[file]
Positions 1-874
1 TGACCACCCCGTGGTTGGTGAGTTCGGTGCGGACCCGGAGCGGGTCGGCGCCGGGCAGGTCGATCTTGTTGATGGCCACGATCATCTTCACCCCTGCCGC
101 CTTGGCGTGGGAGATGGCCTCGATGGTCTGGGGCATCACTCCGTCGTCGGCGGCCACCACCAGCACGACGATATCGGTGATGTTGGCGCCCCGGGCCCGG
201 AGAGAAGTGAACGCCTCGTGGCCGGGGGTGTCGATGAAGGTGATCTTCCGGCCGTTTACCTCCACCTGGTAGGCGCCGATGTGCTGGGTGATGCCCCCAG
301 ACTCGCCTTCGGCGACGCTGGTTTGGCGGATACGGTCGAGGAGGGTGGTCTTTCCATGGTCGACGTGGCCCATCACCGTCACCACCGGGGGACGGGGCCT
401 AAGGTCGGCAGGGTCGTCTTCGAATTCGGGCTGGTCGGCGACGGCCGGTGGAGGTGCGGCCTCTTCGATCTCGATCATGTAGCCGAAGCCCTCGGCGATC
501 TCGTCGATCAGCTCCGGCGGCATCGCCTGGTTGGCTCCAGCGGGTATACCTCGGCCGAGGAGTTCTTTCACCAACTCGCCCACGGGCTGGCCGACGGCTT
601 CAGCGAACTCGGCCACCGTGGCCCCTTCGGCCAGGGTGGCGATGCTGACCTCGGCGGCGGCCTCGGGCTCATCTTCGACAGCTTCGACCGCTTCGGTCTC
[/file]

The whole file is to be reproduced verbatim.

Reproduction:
Positions 1-874
1 TGACCACCCCGTGGTTGGTGAGTTCGGTGCGGACCCGGAGCGGGTCGGCGCCGGGCAGGTCGATCTTGTTGATGGCCACGATCATCTTCACCCCTGCCGC
101 CTTGGCGTGGGAGATGGCCTCGATGGTCTGGGGCATCACTCCGTCGTCGGCGGCCACCACCAGCACGACGATATCGGTGATGTTGGCGCCCCGGGCCCGG
201 AGAGAAGTGAACGCCTCGTGGCCGGGGGTGTCGATGAAGGTGATCTTCCGGCCGTTTACCTCCACCTGGTAGGCGCCGATGTGCTGGGTGATGCCCCCAG
301 ACTCGCCTTCGGCGACGCTGGTTTGGCGGATACGGTCGAGGAGGGTGGTCTTTCCATGGTCGACGTGGCCCATCACCGTCACCACCGGGGGACGGGGCCT
401 AAGGTCGGCAGGGTCGTCTTCGAATTCGGGCTGGTCGGCGACGGCCGGTGGAGGTGCGGCCTCTTCGATCTCGATCATGTAGCCGAAGCCCTCGGCGATC
501 TCGTCGATCAGCTCCGGCGGCATCGCCTGGTTGGCTCCAGCGGGTATACCTCGGCCGAGGAGTTCTTTCACCAACTCGCCCACGGGCTGGCCGACGGCTT
601 CAGCGAACTCGGCCACCGTGGCCCCTTCGGCCAGGGTGGCGATGCTGACCTCGGCGGCGGCCTCGGGCTCATCTTCGACAGCTTCGACCGCTTCGGTCTC